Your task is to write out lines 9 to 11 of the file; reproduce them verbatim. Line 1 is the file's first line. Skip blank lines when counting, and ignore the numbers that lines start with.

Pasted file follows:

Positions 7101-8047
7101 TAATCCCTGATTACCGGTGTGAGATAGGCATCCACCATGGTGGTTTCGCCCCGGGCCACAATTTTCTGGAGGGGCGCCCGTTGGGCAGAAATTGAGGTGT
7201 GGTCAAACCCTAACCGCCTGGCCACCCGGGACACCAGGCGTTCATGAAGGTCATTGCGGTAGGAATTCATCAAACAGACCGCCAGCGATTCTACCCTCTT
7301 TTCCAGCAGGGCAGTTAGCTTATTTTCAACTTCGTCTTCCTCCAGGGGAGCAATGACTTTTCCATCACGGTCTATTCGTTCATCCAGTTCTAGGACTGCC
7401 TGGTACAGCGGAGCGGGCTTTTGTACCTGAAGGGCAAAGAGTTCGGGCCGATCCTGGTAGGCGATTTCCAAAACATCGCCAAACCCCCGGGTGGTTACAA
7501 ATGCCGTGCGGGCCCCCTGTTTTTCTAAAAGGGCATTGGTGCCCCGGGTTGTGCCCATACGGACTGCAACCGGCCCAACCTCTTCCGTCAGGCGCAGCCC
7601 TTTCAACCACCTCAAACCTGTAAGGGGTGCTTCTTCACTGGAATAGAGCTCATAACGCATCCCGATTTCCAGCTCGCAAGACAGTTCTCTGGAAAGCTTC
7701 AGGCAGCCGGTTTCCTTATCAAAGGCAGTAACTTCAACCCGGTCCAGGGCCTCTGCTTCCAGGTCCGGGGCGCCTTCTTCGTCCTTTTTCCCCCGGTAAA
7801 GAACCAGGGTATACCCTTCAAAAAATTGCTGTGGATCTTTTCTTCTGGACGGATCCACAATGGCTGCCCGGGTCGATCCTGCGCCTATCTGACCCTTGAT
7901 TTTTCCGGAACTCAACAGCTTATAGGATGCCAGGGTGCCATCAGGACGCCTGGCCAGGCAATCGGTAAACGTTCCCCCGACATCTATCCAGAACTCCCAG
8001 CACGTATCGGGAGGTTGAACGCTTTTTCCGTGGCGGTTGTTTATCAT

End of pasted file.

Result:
7801 GAACCAGGGTATACCCTTCAAAAAATTGCTGTGGATCTTTTCTTCTGGACGGATCCACAATGGCTGCCCGGGTCGATCCTGCGCCTATCTGACCCTTGAT
7901 TTTTCCGGAACTCAACAGCTTATAGGATGCCAGGGTGCCATCAGGACGCCTGGCCAGGCAATCGGTAAACGTTCCCCCGACATCTATCCAGAACTCCCAG
8001 CACGTATCGGGAGGTTGAACGCTTTTTCCGTGGCGGTTGTTTATCAT